Existing laws adequate to deal with abortion protests, says Garda commissioner
Minister for Health to press ahead with plans for exclusion zones outside hospitals
Garda commissioner Drew Harris has said existing laws are adequate to deal with protests outside healthcare centres that provide abortion care. Photograph: Nick Bradshaw/The Irish Times
Garda commissioner Drew Harris has said existing laws are adequate to deal with protests outside healthcare centres that provide abortion care.
In a letter to Minister for Health Simon Harris, the commissioner said it was his view that existing public order legislation is adequate to deal with the kind of protests witnessed at hospitals and clinics to date.
The minister shared details of the letter in a private meeting with party representatives in the Dáil on Thursday.
In the letter, seen by the Irish Times, the Garda commissioner says the introduction of such safe-access legislation would be “redundant” because of the existence of current laws and the fact that “no incidence of criminality has been reported or observed.”
He said there was “no evidence to suggest that there there is threatening, abusive or insulting behaviour directed towards persons utilising such services.”
Despite the commissioner’s letter, sources present at the meeting said Mr Harris indicated he would be continuing with plans to legislate for exclusion zones outside hospitals and other healthcare centres.
He is due to meet with groups such as the Irish Family Planning Association in a fortnight as part of this work.
A spokeswoman for Mr Harris said he has been examining measures undertaken in other countries, and clarified that there is no legal advice against legislating in this area.
Mr Harris said he would also be focusing on ensuring there is greater awareness of the existing powers available to the gardaí.
People Before Profit TD Bríd Smith said that providing for exclusion zones is a “tragic necessity”.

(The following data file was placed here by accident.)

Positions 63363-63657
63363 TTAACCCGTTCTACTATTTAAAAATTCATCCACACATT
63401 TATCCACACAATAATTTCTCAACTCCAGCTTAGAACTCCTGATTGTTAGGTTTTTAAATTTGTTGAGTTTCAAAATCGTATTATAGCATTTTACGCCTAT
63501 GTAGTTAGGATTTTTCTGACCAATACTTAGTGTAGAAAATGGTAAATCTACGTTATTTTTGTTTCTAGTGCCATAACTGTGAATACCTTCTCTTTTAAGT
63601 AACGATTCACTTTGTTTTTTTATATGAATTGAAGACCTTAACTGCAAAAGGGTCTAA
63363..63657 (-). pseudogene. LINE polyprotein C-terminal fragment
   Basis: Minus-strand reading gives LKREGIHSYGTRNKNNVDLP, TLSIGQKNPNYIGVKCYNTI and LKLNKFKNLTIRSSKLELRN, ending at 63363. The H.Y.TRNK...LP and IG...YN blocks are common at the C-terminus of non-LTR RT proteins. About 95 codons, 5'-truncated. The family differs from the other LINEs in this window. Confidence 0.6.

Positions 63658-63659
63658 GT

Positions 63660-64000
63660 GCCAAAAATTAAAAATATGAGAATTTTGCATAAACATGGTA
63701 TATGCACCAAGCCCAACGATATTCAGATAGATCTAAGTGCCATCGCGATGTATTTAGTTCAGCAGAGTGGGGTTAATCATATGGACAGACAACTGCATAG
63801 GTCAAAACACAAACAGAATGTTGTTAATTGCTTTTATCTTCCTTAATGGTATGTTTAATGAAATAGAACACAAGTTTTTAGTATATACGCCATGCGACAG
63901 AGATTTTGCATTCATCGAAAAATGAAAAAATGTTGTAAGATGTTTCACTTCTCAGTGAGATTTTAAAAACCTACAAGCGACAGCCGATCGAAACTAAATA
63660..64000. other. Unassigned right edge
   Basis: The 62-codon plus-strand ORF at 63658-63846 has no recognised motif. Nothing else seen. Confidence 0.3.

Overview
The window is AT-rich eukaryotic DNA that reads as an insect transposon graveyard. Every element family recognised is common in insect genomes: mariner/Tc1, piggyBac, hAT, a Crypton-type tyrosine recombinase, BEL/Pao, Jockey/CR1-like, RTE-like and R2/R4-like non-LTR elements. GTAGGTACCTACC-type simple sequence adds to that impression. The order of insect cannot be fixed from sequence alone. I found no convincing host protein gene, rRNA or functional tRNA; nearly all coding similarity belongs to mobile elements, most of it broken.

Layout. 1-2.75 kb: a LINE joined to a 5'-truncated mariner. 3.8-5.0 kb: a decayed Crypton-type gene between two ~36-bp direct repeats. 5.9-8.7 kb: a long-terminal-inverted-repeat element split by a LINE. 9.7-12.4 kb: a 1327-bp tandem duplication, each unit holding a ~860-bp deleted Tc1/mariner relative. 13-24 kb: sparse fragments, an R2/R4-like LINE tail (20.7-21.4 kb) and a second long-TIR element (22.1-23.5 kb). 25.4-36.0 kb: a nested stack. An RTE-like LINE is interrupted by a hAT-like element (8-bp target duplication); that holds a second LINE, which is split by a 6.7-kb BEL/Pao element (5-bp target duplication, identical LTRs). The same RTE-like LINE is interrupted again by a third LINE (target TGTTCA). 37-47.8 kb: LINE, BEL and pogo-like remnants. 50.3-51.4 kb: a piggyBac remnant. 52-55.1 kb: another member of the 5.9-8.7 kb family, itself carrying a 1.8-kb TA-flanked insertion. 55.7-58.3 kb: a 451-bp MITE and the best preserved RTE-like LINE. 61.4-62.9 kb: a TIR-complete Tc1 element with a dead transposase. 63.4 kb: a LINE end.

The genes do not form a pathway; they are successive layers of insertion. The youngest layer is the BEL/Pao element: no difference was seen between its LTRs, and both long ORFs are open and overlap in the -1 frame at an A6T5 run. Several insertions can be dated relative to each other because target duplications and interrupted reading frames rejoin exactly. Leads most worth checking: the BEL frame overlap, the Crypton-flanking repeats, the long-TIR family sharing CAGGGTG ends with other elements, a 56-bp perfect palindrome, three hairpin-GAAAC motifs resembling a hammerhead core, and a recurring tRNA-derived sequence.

“It’s is shameful that only a year after the historic vote to give women the right to choose, which over 67 per cent of the country supported, that small groups feel they can abuse and intimidate medical practitioners and women who are seeking medical care at a very vulnerable time in their lives. Ireland has changed and this campaign of harassment cannot be supported.”
Eilís Mulroy of the Pro Life Campaign said Mr Harris should halt his plans in light of the commissioner’s letter.
“Minister Harris should immediately scrap his wrong-headed and undemocratic plan to introduce exclusion zone legislation. This proposed law was never about ensuring the safety of women but is about trying to suppress freedom of speech and peaceful assembly.
“It is time for Minister Harris to let go of his zealous quest to silence the voices of those he disagrees with. Instead of introducing legislation that would infringe on the human rights of pro-life citizens, the Minister for Health should acknowledge and protect basic civil liberties and the right of people in a democracy to peacefully assemble without running the risk of being arrested or possibly even receiving a custodial sentence for simply supporting women and their unborn babies.”
Previous anti-abortion protests saw a number of baby-sized coffins placed on the ground outside the National Maternity Hospital.
It comes as Mr Harris informed the Government at a Cabinet meeting that he is setting up a women’s health taskforce in the Department of Health.
The taskforce will be established for an initial two-year period to implement a women’s health action plan.
The decision was made in response to a request in Dr Gabriel Scally’s inquiry into CervicalCheck.